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Indian Pioneer History Project for Oklahoma

Date: January 5th, 1938

Name: Ellis Ketcher

Residence address (or location): Tahlequah, Oklahoma Post Office: Box 45

Date of Birth: May 30, 1872 Place of Birth: Goingsnake District, Cherokee Nation, now Christi, Oklahoma

Father: John Ketcher Place of Birth: North of Stilwell Information on father:

Mother: Margarett Chambers Place of birth: Big Skin Bayou in Sequoyah Co. Information on mother: Half-blood Cherokee

Field Worker: Wylie Thornton Interview No. 12600

I was born May 30, 1872, over near Christie, which at that time was in the Goingsnake District of the Cherokee Nation. This old homestead is located just about a mile and a half north of Christie, right on the banks of the Peacheater Creek.

When I was growing up there were plenty of outlaws and whiskey was being brought in by white bootleggers. The Cherokee officers ran the law breakers into Fort Smith every week.

Under the Cherokee laws, if an Indian committed a crime in company with a white man, the Indian was confined in the Fort Smith Federal Prison and was tried by the Federal Court at Fort Smith before Judge Parker.

fore Judge Parker.

When I was twenty-one, in 1893, I left my father=s farm and came to Bob ROSS=s place just south of Tahlequah, and I worked for Mr. Ross one year and the second year. Then in 1895, in January, I became a jail guard under Sheriff George ROACH and the next year I served as jailer under the next Sheriff, John DUNCAN.

During my term as jailer I guarded several murderers and robbers. I didn=t mind guarding these bad men, but I did hate to guard a man condemned to be hanged the next day, for of all the pitiful begging and pleading to be allowed to escape.

I guarded one man I didn=t mind guarding; that was an Indian named Bob DALTON, condemned for killing a boy by cutting his throat with his pocket knife. After the boy was dead Dalton spurred his face with his spurs, cutting his face up until he could not be recognized. I locked Dalton=s ankle by a large chain to a large ring that was cemented in the middle of the jail floor and he was hanged next day, July 1896. Many, many murder cases became outlawed when the Cherokee Nation became a part of the state of Oklahoma.

After I had served two years as jail guard here in Tahlequah I went back to this homestead on Peachtree Creek about the year 1900 and between that time and 1903 I lost my wife in death.

I have actively assisted in carrying out the United States Indian Road building projects in eastern Oklahoma for the past three years.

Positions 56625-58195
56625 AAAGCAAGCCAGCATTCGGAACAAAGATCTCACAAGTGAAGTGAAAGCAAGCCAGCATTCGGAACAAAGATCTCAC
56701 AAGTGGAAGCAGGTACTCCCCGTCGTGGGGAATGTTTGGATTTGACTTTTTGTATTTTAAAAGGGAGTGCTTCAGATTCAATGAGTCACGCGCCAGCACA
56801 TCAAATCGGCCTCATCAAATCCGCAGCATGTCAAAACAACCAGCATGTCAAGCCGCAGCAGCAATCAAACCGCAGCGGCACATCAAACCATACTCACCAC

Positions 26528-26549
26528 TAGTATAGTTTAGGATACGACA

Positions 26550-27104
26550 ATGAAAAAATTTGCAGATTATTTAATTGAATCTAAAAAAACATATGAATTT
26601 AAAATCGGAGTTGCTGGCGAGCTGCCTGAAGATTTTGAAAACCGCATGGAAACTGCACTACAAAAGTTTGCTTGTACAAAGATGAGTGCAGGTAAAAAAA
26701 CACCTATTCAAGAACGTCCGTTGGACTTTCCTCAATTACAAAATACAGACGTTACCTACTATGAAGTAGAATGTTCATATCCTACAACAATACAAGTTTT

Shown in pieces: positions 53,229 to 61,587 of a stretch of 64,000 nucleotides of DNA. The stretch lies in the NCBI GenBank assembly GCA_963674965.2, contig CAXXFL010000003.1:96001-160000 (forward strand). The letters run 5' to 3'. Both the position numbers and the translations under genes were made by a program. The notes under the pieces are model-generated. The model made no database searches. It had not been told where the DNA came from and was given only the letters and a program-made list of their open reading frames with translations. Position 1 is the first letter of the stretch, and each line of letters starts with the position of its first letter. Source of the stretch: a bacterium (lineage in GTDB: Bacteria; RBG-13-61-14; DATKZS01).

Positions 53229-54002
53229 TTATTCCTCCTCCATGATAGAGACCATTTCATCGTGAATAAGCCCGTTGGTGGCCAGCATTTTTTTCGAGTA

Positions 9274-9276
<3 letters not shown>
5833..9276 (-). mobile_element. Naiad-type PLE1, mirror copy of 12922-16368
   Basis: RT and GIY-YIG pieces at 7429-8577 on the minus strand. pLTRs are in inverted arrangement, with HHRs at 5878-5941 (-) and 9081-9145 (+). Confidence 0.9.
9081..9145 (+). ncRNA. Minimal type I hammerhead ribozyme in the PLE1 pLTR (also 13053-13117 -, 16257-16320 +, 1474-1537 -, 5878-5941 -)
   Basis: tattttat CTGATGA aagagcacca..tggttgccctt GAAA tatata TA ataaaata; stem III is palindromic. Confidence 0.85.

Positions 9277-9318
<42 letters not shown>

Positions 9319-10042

In the early days of my boyhood Father and I made many trips from out homestead on Peacheater Creek to Cincinnati, Arkansas, the nearest postoffice for our mail, and our grain mill was also in Arkansas. Cincinnati was our postoffice until about 1896, the best I can remember.

During my boyhood days, there was not any Westville; there was a field where the town is now situated - a prairie covered by tall grass full of quails, jack rabbits, wolves, fox and deer.

Where the grade school of Westville is located was a pond which was always full of rainwater, and was know to contain an abundant crop of pond moss, the thing wild deer prefer above any other food. That pond was where Father and many others went to get venison when their supply got low.

Bill HAYHAGE owned the north portion of what is now Westville; some one whose name I can=t recall owned the middle portion; and Moses PHILLIPS owned the south end of that location. George CHRISTIE and White WHITMIRE teamed up together as partners to go on a wild pigeon hunt in a race with Ben

Knight and his son and White Whitmire posted a $5.00 bet that he and George Christie would kill the most pigeons that day. Ben and his son accepted the bet, and way they went, each bent on winning the $5.00 besides the gain they expected from the sale of pigeons to certain buyers at Siloam Springs, Arkansas, who shipped such birds to the Kansas City packing company..

When each group came in with their many sacks full of pigeons they had disinterested persons count them, with the result that Christie and Whitmire lost their bet. The count showed Christie and Whitmire to have killed one thousand pigeons and Ben Knight and son, one thousand and five. This happened about the year of 1887.

The Cherokees believe the pigeons attempted to cross the ocean or were caught in a tornado and were drowned, because they left one day and never returned.

Abstracted and submitted by Mary Charles Dodd Hull <> 04-99

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